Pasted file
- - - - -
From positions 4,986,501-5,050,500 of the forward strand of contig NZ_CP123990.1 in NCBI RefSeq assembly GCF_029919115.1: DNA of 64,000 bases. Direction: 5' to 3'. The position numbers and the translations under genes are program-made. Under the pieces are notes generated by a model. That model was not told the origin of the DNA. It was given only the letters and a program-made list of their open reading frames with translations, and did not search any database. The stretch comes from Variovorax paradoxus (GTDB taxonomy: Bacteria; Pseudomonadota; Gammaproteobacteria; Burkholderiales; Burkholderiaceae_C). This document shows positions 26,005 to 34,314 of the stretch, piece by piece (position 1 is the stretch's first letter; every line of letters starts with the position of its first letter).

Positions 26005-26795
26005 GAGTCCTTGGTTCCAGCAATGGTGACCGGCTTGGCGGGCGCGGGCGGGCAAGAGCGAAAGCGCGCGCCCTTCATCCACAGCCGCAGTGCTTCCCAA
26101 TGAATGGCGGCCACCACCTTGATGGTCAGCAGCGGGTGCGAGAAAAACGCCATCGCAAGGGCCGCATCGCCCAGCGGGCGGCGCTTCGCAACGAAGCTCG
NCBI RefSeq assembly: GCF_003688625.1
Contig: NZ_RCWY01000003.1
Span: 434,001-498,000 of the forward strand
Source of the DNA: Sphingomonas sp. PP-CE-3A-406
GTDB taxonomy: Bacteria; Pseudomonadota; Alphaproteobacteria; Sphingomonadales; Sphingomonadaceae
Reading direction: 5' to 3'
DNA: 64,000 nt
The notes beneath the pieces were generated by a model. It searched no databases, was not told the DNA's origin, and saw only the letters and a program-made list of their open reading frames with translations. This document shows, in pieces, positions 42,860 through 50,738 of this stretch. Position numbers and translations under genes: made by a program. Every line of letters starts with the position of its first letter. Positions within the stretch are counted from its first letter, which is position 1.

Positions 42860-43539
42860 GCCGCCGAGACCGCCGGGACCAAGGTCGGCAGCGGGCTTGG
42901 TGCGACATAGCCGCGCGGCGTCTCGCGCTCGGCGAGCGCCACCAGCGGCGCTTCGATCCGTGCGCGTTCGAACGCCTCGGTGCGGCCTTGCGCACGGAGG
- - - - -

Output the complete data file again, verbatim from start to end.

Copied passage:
From positions 4,986,501-5,050,500 of the forward strand of contig NZ_CP123990.1 in NCBI RefSeq assembly GCF_029919115.1: DNA of 64,000 bases. Direction: 5' to 3'. The position numbers and the translations under genes are program-made. Under the pieces are notes generated by a model. That model was not told the origin of the DNA. It was given only the letters and a program-made list of their open reading frames with translations, and did not search any database. The stretch comes from Variovorax paradoxus (GTDB taxonomy: Bacteria; Pseudomonadota; Gammaproteobacteria; Burkholderiales; Burkholderiaceae_C). This document shows positions 26,005 to 34,314 of the stretch, piece by piece (position 1 is the stretch's first letter; every line of letters starts with the position of its first letter).

Positions 26005-26795
26005 GAGTCCTTGGTTCCAGCAATGGTGACCGGCTTGGCGGGCGCGGGCGGGCAAGAGCGAAAGCGCGCGCCCTTCATCCACAGCCGCAGTGCTTCCCAA
26101 TGAATGGCGGCCACCACCTTGATGGTCAGCAGCGGGTGCGAGAAAAACGCCATCGCAAGGGCCGCATCGCCCAGCGGGCGGCGCTTCGCAACGAAGCTCG
NCBI RefSeq assembly: GCF_003688625.1
Contig: NZ_RCWY01000003.1
Span: 434,001-498,000 of the forward strand
Source of the DNA: Sphingomonas sp. PP-CE-3A-406
GTDB taxonomy: Bacteria; Pseudomonadota; Alphaproteobacteria; Sphingomonadales; Sphingomonadaceae
Reading direction: 5' to 3'
DNA: 64,000 nt
The notes beneath the pieces were generated by a model. It searched no databases, was not told the DNA's origin, and saw only the letters and a program-made list of their open reading frames with translations. This document shows, in pieces, positions 42,860 through 50,738 of this stretch. Position numbers and translations under genes: made by a program. Every line of letters starts with the position of its first letter. Positions within the stretch are counted from its first letter, which is position 1.

Positions 42860-43539
42860 GCCGCCGAGACCGCCGGGACCAAGGTCGGCAGCGGGCTTGG
42901 TGCGACATAGCCGCGCGGCGTCTCGCGCTCGGCGAGCGCCACCAGCGGCGCTTCGATCCGTGCGCGTTCGAACGCCTCGGTGCGGCCTTGCGCACGGAGG